REVIEW: Finding Neverland (Marc Forster, 2004)

J.M. Barrie, a playwrite down on his luck, comes into something special when he befriends a widow and her three children. His imaginative adventures with the family become inspiration to pen one of the most famous theatrical works of all time. The true story of the author of Peter Pan unfolds with Johnny Depp and Kate Winslet taking the lead.

Someone hit my snooze button. Ever since this movie got me snoring I haven't been able to dream up something creative enough to help me forget it. For nearly two hours we are listlessly bombarded with proper British accents and boring mellodrama. Jane Austen would scoff.

The film's progression is mechanical - it seems as though it were produced in a rusty factory, using scenes from former Oscar-winning films as ingredients. Barely anything can be hailed as original from the representations of thought to the typical score that reminded me of The Sims computer game.

The good? Dustin Hoffman. His performances are always deep and incredibly impressive, and here he is no different. His character is unique to his filmography, and proves even further that Hoffman is one of the greatest actors Hollywood has seen. The rest of the cast falters, however, as the two leads show us nothing of extensive merit, which is surprising for each of them, and the supporting roles such as the three boys are inhabited by incompetent, unmotivated excuses for child actors. In an era where children are constantly blowing audiences away with stellar, intuitive performances, these three boys seem to be reciting lines from their living room for their parents to clap for. Freddie Highmore is particularly laughable as he proceeds to destroy a small stage in what we are supposed to believe is a fervor, but appears more as puberty gone wrong.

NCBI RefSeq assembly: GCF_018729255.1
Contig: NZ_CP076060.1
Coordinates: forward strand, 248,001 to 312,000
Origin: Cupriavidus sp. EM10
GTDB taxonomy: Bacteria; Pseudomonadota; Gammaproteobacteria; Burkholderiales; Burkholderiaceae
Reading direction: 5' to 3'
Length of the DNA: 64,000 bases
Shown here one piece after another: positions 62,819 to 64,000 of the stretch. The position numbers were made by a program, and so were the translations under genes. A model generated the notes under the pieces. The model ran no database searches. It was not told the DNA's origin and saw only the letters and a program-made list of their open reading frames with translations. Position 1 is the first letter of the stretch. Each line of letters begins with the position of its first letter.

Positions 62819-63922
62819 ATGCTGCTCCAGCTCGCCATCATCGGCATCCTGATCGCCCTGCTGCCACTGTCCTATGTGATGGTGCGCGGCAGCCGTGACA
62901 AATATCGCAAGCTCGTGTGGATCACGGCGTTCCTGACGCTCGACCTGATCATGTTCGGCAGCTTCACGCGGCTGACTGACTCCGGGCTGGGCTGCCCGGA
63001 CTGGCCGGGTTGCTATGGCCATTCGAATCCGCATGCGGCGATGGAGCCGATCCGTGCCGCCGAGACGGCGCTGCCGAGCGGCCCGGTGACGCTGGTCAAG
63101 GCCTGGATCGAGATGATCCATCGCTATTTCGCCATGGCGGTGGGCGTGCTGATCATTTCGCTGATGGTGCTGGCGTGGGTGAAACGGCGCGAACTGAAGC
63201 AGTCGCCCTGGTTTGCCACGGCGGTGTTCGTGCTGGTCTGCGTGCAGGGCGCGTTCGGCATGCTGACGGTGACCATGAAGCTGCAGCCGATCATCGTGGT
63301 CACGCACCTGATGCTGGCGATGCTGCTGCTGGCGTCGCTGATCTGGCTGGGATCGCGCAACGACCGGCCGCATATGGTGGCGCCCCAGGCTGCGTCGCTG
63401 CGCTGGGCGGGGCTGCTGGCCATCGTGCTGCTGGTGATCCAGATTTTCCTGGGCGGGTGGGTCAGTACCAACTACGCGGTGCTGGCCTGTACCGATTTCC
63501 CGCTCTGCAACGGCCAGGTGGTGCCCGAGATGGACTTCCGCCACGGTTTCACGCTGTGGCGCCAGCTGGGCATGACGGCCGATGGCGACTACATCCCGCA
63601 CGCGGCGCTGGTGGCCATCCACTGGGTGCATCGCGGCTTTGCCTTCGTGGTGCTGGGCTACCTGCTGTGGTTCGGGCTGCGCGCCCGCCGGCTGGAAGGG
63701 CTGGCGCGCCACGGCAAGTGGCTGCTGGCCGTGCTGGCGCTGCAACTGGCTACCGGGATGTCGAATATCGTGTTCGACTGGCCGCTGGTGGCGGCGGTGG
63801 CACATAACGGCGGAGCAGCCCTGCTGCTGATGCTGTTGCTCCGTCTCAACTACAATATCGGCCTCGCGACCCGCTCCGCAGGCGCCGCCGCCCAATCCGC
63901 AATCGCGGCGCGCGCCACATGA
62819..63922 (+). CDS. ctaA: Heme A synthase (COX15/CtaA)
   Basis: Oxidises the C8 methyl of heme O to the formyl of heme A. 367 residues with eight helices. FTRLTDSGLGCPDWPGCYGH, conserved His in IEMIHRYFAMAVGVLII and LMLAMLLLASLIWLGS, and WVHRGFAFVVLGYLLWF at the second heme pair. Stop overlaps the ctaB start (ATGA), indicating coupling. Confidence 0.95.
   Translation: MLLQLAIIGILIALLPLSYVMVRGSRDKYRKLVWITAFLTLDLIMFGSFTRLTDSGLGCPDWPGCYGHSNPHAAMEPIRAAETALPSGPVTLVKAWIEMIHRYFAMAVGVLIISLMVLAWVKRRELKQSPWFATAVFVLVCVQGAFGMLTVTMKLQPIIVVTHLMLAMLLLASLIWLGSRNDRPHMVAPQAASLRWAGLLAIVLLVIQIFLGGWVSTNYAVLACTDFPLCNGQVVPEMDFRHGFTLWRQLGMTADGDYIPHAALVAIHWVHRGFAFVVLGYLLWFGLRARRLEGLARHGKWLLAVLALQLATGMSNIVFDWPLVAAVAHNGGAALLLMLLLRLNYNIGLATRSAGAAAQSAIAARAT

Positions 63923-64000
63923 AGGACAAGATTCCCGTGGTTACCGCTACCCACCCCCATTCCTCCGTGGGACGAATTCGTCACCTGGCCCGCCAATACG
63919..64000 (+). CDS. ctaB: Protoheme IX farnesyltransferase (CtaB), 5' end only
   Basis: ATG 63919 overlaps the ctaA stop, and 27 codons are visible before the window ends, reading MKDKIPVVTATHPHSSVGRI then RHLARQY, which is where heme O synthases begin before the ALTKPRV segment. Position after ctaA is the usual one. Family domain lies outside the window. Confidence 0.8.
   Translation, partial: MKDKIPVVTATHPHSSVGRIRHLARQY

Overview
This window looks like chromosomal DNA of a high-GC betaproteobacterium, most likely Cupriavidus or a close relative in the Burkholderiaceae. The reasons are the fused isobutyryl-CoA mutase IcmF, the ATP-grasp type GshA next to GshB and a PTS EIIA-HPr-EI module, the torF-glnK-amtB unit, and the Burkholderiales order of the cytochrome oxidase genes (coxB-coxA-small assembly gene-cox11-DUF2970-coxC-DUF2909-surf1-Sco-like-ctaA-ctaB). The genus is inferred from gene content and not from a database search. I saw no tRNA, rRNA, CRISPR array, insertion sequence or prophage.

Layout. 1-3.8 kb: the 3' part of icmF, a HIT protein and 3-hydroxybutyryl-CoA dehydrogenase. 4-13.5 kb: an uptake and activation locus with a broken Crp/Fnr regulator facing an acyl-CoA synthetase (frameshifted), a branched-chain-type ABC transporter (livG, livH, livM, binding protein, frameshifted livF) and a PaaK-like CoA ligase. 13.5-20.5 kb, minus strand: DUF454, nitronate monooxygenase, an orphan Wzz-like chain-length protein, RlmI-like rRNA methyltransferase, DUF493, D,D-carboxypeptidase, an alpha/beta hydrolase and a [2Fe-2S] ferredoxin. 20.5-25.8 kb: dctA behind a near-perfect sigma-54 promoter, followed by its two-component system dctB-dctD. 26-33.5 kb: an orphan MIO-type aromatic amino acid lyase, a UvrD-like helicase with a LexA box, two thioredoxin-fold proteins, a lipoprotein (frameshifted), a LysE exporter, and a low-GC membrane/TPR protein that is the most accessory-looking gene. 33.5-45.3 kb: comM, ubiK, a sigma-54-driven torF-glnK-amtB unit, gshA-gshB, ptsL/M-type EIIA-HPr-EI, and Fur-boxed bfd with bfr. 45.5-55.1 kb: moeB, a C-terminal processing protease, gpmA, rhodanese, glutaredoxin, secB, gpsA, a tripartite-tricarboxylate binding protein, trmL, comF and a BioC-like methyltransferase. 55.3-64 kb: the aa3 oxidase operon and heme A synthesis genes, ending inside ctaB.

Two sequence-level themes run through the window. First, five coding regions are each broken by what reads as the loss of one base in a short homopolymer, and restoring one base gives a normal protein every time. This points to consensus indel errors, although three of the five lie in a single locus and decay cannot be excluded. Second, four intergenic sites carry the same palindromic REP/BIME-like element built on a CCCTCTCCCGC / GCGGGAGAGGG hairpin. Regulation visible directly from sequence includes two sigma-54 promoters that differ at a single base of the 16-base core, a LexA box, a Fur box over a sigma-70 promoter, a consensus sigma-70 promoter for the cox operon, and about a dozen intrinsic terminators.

In all honesty, the part of the film that elicited the best reaction from me was the end credits, because then I knew I would no longer be subject to the dull monotany. I did not know much about J.M. Barrie, and I still don't, but I can only assume he deserves better. For a film about the power of imagination, Finding Neverland is gravely unimaginative.